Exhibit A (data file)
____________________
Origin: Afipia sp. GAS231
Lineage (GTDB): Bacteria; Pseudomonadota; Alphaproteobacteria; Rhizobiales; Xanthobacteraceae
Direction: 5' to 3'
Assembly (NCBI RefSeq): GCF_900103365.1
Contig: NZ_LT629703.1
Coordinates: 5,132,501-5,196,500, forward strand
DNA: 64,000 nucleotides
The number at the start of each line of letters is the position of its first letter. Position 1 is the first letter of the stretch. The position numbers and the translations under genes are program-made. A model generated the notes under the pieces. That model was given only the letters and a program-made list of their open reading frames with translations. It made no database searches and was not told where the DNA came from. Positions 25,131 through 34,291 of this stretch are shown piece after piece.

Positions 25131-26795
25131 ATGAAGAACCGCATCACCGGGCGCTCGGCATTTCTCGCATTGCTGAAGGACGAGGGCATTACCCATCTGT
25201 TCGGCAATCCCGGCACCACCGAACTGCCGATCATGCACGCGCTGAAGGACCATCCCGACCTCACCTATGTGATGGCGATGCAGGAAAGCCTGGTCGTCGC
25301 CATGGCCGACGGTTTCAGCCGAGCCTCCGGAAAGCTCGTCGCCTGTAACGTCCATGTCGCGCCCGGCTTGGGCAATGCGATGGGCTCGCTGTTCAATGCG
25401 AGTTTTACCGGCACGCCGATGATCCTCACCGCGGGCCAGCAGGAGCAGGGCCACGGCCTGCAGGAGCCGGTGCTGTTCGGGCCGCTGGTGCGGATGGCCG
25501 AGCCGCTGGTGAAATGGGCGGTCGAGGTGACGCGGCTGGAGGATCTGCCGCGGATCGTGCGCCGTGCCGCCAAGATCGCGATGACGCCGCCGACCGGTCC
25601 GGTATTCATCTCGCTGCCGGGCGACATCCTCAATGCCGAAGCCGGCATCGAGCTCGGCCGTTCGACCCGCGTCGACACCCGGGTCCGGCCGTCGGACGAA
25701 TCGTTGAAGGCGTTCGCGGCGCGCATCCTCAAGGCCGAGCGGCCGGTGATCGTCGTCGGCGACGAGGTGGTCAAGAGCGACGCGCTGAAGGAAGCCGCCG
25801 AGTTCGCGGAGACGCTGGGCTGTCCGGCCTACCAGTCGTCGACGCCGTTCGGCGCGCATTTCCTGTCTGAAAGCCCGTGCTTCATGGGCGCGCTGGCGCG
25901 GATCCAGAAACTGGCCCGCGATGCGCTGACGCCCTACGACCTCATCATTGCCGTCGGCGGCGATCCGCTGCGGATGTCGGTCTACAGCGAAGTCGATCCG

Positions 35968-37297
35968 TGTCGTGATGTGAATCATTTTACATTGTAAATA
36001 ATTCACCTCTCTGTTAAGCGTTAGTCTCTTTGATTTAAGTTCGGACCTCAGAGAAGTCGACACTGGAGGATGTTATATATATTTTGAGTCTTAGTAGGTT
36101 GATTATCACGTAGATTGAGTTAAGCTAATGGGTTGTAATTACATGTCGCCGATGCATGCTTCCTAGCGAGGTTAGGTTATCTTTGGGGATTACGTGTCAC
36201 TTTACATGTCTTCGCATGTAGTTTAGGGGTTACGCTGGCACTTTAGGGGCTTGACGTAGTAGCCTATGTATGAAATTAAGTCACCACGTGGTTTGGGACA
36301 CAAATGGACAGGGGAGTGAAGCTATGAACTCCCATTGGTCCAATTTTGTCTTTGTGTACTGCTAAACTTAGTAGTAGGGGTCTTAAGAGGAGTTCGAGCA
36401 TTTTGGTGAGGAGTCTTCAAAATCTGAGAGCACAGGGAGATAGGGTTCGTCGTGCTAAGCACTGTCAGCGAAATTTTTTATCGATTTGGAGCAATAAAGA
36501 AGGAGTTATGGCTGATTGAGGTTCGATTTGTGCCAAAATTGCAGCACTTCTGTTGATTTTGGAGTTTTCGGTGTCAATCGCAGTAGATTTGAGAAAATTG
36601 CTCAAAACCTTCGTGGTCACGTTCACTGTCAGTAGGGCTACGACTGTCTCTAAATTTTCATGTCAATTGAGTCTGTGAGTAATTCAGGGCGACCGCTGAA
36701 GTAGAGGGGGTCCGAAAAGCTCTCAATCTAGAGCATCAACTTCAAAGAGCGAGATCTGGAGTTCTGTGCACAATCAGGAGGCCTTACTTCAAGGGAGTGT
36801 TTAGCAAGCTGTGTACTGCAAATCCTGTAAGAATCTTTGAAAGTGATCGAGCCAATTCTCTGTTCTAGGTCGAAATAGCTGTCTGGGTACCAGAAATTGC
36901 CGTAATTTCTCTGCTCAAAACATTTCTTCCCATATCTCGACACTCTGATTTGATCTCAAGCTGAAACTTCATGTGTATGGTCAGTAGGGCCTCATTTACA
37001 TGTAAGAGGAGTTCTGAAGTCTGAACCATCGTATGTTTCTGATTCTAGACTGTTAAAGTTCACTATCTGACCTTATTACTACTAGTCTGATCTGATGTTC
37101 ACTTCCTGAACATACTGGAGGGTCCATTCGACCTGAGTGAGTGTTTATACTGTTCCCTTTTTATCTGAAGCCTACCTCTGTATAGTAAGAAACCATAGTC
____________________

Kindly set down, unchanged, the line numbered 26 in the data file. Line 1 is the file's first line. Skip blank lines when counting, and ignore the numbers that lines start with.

36501 AGGAGTTATGGCTGATTGAGGTTCGATTTGTGCCAAAATTGCAGCACTTCTGTTGATTTTGGAGTTTTCGGTGTCAATCGCAGTAGATTTGAGAAAATTG